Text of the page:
I ordered a meatball sandwich and waited with a growling stomach for my dinner to arrive. Since we were all new friends we shared little bits and pieces of our lives while our orders were prepared. Finally our meals arrived. I picked up my sandwich and bit into a heavenly tasting meatball. I placed my sandwich back down on my plate and savored that first taste. As I was about to pick up my sandwich for another delicious nibble I looked down at my plate and noticed that my sandwich looked rather flat. I thought…
Why is my sandwich missing a meatball? I swore there were two meatballs when my meal had arrived and now there was only one. Where could it be?
I quietly search the table but didn’t see any rogue meatballs around. I checked my lap, still no meatball. Then I noticed that my pocketbook was open and hanging off to the side of my hip. I peeked in thinking it couldn’t possibly be in there. Much to my surprise, there sat my meatball! Sitting right on top of my wallet, looking like it belonged there! It must have bounced off the table and into my open purse. I let out a very loud laugh. My colleagues looked at me in curiosity. What’s so funny? They asked. Oh nothing, I giggled, a meatball just rolled into my purse.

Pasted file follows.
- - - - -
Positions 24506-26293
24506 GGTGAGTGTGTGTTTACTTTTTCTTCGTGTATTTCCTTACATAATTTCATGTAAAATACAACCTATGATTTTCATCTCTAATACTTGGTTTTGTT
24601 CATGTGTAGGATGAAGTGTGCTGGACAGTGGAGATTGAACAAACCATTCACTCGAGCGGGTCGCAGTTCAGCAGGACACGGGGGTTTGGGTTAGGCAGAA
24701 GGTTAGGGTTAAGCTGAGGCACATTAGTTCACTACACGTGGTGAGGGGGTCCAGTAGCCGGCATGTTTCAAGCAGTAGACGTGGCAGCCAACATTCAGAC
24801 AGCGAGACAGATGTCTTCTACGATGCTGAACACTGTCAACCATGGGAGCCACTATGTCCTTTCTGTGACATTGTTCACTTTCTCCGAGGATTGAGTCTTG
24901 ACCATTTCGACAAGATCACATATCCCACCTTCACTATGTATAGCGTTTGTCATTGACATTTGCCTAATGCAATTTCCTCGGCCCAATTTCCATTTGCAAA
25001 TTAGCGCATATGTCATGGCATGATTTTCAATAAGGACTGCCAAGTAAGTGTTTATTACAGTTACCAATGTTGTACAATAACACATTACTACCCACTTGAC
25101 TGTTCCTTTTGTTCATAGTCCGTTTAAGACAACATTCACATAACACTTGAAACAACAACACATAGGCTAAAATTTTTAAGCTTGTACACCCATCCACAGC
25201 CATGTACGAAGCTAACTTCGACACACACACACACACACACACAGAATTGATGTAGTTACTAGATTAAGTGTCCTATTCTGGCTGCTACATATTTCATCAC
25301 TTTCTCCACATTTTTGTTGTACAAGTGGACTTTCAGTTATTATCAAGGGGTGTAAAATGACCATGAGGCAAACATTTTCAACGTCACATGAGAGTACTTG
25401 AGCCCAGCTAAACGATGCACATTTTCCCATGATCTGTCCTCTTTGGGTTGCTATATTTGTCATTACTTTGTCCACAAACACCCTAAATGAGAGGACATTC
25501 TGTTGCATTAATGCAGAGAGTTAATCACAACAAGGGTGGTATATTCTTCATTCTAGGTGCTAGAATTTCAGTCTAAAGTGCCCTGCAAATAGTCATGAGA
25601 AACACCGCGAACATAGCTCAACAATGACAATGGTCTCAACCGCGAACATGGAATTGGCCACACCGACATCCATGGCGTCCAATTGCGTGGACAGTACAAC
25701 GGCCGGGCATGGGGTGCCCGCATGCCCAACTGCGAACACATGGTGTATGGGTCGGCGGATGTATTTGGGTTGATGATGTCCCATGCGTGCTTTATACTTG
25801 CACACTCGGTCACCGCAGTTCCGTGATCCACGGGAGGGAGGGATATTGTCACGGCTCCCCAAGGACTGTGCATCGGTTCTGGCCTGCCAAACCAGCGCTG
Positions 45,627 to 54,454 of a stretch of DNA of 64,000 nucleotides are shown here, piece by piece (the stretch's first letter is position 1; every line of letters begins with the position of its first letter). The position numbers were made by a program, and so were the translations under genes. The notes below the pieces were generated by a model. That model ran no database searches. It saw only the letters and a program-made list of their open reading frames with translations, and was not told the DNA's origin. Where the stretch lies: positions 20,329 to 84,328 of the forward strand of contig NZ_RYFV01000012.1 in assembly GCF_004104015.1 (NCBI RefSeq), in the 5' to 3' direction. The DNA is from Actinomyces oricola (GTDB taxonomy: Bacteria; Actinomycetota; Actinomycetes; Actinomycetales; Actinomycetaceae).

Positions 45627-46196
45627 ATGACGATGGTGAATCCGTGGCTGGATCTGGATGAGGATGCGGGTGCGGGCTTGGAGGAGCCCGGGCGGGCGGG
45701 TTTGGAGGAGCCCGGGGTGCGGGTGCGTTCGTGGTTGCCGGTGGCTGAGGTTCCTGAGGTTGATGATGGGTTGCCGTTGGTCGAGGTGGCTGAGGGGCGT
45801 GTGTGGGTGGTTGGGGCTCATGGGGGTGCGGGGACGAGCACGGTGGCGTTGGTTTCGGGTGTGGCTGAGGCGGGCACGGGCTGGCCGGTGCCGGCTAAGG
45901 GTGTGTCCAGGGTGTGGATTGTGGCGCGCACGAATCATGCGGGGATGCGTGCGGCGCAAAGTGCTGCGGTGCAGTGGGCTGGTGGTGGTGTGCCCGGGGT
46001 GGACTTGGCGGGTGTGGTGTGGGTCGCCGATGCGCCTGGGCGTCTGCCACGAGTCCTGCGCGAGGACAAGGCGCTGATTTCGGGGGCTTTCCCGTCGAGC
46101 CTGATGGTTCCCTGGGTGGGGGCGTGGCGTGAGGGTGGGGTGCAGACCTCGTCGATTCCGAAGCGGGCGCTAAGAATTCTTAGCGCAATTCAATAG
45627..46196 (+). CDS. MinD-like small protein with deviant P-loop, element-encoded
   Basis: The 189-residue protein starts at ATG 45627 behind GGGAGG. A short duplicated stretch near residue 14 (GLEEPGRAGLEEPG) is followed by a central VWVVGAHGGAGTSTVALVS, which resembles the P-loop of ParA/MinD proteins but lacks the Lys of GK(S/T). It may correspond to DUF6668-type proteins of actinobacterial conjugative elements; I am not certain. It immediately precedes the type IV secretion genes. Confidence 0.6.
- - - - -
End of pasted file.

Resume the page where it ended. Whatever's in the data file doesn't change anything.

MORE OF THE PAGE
After much laughter, I looked down to the front of my shirt to see the tell-tale signs of the trail of sauce down the front of my new white blouse and then into my purse.
Now I have a new verse to sing…
On top of my sandwich all covered with cheese, I lost my poor meatball when somebody laughed. It rolled off the table, and down the white shirt, it didn’t stop there though, ’til it found a purse!
It’s Tuesday and I’m joining the writing community over at Two Writing Teachers for a little Slice of Life writing. Won’t you join in?
The stainless steel bowl with the rings for handles was sitting on the backseat and clanking at each little bump in the road. Today it was holding a quinoa salad for a family gathering. But that clanking noise awakened something in me.